5. Budget at a Glance 2007-2008 (Green): A brief on receipts (Rs. 680,521 / $162b) and disbursements (ditto); broad break-up of expenditure – Plan and non-plan; allocation to sectors / ministries / departments. This is the place to look for all those deficits –

· “Revenue Deficit” – revenue expenditure over revenue receipts (Rs.71,478 Cr / $17b)
· “Fiscal Deficit” GFD – (revenue expenses + capital expenses + loan repayments) less (revenue receipts + capital receipts) = Rs.150,948 Cr / $35b)
· “Primary Deficit” = GFD less Gross Interest Payments (Rs.8047Cr / $2b)

6. Expenditure Budget 2007-2008 – Vol-I (Blue): Revenue and Capital disbursements totaling Rs.680,520 Cr ($ 162 b) to various departments and estimates of each under Plan and Non-plan:

· Non-Plan Expenditure – All expenditure not included in the Plan. Could be either Revenue Expenditure or Capital Expenditure; partly obligatory (interest payments, pension charges, statutory transfers to states & UTs); partly for essential functions – defense, internal security, external affairs…. The total is Rs.475,420 Crores ( 69% of total Ex, $113 b). The biggest chunks go towards interest payments & debt servicing (33%, $ 37 b) & defense (20%, $22 b)
· Plan Outlay – Distribution of resources as agreed in the 10th Plan. Covers various projects, programmes and schemes; to states and UTs. Total – Rs. 205100 Cr (31%, $48 b)

7. Expenditure Budget 2007-2008 – Vol-II (Orange): Covers schemes or programmes spread across various sections, ministries and departments.

8. Receipts Budget 2007-2008: Details of tax and non-tax revenue receipts, capital receipts; arrears of revenues, deficit indicators, statements on Small Savings Fund, revenue foregone, liabilities, guarantees given by govt., etc. The total money coming into the Consolidated Fund of India is Rs. 2,379,312 Cr ($ 566b) -

· Revenue Receipts = Rs. 583,647 Cr. ($138b), of which Tax Revenue is – Rs. 548,122 Cr. (94%, $ 130b of which $33b goes to the State’s), and Non-Tax Revenue – Rs. 177,975 Cr. ($ 42b). If one includes the excess of disbursements over receipts - Revenue Deficit – of Rs. 71977.8Cr ($17b), the total RR becomes Rs. 655,625 Cr ($ 156b)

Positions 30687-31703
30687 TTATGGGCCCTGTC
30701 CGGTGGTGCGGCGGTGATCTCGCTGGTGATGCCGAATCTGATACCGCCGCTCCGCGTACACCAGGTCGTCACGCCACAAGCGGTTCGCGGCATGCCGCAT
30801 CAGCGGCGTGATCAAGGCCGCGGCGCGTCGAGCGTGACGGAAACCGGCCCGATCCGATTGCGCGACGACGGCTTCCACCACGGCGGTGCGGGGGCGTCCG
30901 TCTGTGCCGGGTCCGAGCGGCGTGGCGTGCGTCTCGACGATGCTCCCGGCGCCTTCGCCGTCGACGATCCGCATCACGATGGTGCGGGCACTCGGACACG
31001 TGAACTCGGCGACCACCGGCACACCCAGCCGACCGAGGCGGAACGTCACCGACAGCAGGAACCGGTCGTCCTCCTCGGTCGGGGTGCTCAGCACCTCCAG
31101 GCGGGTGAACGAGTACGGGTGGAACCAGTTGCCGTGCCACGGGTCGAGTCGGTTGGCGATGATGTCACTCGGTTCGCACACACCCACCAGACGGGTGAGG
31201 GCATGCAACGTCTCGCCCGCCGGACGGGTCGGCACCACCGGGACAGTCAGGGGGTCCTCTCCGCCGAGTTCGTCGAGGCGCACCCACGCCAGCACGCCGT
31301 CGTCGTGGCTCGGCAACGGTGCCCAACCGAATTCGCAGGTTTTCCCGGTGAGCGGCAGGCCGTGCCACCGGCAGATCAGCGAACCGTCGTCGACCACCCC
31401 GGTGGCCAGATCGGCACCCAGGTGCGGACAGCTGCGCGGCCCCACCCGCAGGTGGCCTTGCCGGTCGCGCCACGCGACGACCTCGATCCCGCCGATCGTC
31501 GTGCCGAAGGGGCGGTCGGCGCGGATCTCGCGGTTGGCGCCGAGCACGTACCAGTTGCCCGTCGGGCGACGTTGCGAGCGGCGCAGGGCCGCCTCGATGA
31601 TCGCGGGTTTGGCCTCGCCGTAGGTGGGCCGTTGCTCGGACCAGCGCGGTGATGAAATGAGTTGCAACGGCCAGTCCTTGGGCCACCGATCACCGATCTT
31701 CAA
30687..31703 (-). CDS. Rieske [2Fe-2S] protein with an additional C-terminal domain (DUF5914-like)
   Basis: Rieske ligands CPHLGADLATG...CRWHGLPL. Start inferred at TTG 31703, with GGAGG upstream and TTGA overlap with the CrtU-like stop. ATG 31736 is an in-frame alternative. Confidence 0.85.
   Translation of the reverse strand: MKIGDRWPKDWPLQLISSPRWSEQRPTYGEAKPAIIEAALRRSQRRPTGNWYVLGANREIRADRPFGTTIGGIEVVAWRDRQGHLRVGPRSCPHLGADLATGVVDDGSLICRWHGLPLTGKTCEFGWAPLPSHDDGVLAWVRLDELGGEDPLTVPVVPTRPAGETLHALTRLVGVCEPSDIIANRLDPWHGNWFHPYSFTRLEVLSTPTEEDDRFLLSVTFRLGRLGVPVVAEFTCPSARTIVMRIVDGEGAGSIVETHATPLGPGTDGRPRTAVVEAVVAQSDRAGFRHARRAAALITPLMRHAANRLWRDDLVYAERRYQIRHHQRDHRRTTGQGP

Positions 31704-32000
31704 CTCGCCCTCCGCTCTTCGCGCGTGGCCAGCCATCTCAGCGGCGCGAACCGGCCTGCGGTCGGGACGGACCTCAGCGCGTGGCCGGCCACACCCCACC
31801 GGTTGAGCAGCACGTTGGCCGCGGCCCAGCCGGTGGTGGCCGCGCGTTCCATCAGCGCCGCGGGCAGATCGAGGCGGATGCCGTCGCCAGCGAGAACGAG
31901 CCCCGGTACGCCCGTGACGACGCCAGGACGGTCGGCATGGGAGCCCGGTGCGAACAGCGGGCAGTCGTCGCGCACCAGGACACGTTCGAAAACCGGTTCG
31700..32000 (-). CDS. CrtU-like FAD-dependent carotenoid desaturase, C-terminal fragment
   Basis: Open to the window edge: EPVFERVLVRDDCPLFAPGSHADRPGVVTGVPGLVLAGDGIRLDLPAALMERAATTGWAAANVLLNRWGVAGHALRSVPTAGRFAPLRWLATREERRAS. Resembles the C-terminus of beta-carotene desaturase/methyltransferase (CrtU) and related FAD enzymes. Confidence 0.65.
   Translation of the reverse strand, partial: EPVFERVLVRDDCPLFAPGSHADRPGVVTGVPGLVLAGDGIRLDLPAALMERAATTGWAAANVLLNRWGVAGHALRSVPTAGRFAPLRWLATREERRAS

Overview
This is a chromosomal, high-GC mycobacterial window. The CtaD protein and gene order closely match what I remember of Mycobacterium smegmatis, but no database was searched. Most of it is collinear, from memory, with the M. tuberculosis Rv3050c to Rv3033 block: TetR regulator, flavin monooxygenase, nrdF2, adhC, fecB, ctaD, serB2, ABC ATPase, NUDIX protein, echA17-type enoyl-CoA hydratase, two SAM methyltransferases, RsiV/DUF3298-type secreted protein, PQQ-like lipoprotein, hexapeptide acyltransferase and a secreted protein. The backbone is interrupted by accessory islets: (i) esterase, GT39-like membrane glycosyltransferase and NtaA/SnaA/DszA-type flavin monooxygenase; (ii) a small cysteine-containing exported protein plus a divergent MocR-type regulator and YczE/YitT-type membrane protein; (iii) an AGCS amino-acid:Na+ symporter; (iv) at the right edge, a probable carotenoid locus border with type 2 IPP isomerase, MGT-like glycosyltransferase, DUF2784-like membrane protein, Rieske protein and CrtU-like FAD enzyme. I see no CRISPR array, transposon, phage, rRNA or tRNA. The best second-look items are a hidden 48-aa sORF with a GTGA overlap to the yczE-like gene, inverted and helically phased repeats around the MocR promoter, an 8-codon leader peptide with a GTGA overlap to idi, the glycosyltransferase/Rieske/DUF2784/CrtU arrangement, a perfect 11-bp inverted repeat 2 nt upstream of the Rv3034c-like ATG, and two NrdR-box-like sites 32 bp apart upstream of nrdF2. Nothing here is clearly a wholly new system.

· Capital Receipts = Rs. 1,795,665 Cr ($ 427b), of which the total internal debt of the central govt. is Rs. 1,733,533 Cr (96%, $ 412b); External Debt is Rs. 17,451 Cr (1%, $4b)

9. Statement on Fiscal Responsibility and Budget Management Act, 2003 – This Act places certain obligations on the Central Govt.; any deviation has to be reported to the Parliament.

10. Key to Budget Documents (Pink)

Soon after the Finance Minister presents these documents to the Parliament, along with his much awaited “Budget Speech” (peppered with some mandatory couplets & slokas), the Opposition and the Media swings into action. The numbers are analyzed threadbare, criticized, debated, written & talked about for weeks on end.

It is a relief to discover that some effort had gone in to make the Budget easier to comprehend. Some big question linger, though -

· If the Budget Receipts add up to $ 566b, how is it that the total Expenditure Budget is only for $ 162b?
· What explains the mismatch of figures for “Budget 2007-2008” in Annual vs. ‘Budget at a Glance’?
· In CFI, net External Assistance is shown as Rs. 17,451 Cr (1%, $4b) but in BaaG it is just Rs.9111 Cr ($2b) – why?